Thursday, January 10, 2008

Early Elite Miniatures - I Want These Figures

I am looking for a large quantity of the Elite Miniatures 1805-07 French infantry in bicornes that were originally produced by Peter Morbey back in 1990. Peter has since redesigned the figures so that they are larger and a bit more animated. The sad story though is that the original Elite French are no longer available. I have been posting requests for some of these figures on various Yahoo Group boards as well as on TMP. Save for one modest purchase from some one on the Old School Wargamers group, I have had no success. So I thought that it would be a good idea to post my urgent request on this web site, along with some pictures, so that you could see what I am talking about.

Click on the pictures to enlarge them for better viewing (particularly the last picture which shows six of the original figures). I am looking for French infantry, painted or unpainted, as well as some chasseurs a cheval. I hope that some one can help me out. If you have any of these older Elite figures in your army, and maybe you are not using them as much as you used to, then consider selling them to me or trading for some of your wants and needs.


Elite Voltigeur and Line Officer - painted by Dennis Smail, circa 1990.

This is a nice picture of the voltigeur loading his musket in what I consider to be a realistic and dynamic pose. This is one of my favorite figures in the range and looks great standing next to the firing voltigeur pictured below.


Grouping of 4 different voltigeurs painted by Dennis Smail. Click picture to enlarge.



Older fusilier (centre) company men painted by Der Alte Fritz.

The fellow on the left (above) was a more recent painting, while the one on the right was painted over 15 years ago. You can see the changes in my painting style. I wasn't using much in the way of shading back then and everything was grey primed underneath. I can also see that I never finished painting the musket barrel on the figure on the right.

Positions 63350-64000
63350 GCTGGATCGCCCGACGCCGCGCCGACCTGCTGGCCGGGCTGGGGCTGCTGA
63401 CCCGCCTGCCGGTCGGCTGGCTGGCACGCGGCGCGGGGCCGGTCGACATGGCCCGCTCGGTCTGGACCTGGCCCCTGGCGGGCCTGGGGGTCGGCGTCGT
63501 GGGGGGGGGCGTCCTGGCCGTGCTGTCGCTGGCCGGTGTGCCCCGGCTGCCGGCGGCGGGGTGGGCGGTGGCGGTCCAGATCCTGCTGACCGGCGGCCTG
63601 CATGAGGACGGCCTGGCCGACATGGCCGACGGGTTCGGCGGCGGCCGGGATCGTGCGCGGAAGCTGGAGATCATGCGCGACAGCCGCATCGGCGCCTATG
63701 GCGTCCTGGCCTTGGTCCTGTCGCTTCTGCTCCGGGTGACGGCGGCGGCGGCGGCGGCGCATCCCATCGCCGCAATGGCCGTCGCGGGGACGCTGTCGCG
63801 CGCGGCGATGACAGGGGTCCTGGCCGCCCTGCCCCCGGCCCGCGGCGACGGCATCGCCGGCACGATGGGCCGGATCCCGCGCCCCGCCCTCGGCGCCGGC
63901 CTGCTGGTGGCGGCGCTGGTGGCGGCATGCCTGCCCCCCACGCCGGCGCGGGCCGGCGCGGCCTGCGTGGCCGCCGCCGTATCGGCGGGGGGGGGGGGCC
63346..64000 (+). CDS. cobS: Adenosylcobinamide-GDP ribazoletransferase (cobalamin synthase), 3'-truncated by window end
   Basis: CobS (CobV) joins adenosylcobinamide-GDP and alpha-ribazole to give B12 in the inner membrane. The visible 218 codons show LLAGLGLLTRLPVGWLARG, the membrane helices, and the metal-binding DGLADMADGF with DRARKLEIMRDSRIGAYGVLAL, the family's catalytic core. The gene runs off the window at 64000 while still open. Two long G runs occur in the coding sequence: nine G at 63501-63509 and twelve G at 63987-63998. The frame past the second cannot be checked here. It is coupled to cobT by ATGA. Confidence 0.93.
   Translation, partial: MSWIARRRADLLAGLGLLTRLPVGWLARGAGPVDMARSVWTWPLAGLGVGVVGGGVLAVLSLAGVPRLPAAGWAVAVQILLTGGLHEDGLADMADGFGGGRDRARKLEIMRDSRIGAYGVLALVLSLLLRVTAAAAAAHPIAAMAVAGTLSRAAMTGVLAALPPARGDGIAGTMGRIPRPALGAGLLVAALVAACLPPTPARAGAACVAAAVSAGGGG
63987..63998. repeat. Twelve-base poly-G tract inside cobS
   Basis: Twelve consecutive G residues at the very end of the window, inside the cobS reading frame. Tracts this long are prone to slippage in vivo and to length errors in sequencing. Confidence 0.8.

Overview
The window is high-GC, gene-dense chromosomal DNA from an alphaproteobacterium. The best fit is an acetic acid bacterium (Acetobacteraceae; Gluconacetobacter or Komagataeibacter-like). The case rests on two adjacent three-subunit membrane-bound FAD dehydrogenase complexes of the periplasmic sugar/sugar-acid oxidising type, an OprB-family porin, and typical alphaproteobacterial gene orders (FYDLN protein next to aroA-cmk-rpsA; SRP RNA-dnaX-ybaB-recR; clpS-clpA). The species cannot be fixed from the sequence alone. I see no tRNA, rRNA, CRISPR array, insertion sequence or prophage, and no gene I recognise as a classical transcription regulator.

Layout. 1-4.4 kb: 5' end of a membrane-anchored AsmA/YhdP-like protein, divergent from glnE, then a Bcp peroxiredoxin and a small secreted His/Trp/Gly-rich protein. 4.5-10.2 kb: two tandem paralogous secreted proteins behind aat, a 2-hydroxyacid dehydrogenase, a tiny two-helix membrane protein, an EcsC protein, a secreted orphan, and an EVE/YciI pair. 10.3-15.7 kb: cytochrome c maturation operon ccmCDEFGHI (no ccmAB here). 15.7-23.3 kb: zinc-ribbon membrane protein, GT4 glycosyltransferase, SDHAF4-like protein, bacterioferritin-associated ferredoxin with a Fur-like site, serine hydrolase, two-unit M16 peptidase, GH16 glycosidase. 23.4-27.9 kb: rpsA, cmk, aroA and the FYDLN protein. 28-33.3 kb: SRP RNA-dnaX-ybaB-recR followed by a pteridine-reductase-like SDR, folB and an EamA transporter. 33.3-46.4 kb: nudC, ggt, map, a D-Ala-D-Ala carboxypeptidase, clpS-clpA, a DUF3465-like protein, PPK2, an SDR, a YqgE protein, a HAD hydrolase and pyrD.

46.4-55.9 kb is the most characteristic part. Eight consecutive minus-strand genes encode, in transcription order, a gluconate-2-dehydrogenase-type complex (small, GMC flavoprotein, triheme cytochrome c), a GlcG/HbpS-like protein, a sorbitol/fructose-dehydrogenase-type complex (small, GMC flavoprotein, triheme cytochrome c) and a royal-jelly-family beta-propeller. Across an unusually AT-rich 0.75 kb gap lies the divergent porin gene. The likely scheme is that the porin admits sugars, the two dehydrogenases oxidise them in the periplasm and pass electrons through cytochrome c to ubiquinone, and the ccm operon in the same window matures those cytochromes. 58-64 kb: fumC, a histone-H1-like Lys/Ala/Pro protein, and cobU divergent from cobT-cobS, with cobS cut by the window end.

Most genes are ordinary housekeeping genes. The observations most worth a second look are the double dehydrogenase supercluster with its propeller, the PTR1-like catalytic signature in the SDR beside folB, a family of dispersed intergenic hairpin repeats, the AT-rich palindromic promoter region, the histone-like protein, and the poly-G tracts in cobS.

Elite Grenadier and Fusilier painted by Der Alte Fritz.

I don't know why, but I really like this At The Ready pose a lot. The fellow in the bearskin looks particularly imposing. Again, the grenadier is a more recent vintage painting from a couple of years ago, while the fusilier is an old veteran of at least 17 years.


Comparison of the old Elite (left) and the new version (right) showing the difference in size and style between the old and the current versions. These were painted by me more recently.

I like both versions of the fusilier company man advancing. The size differential is rather amazing when you stop to consider that they are from the same sculptor. There is a certain elegance about the smaller figure that appeals to me.


Original Elite Chasseur a Cheval on a current horse. I really, really need a lot of these chasseurs. The horse casting is still available, but alas, the shouldered sword pose is not.

I have 10 of these figures and need another 30 or 40 to build up the 1er Chasseurs a Cheval in Davout's III Corps in 1806.


Six different poses of the old Elite French. Click on the picture for a better view.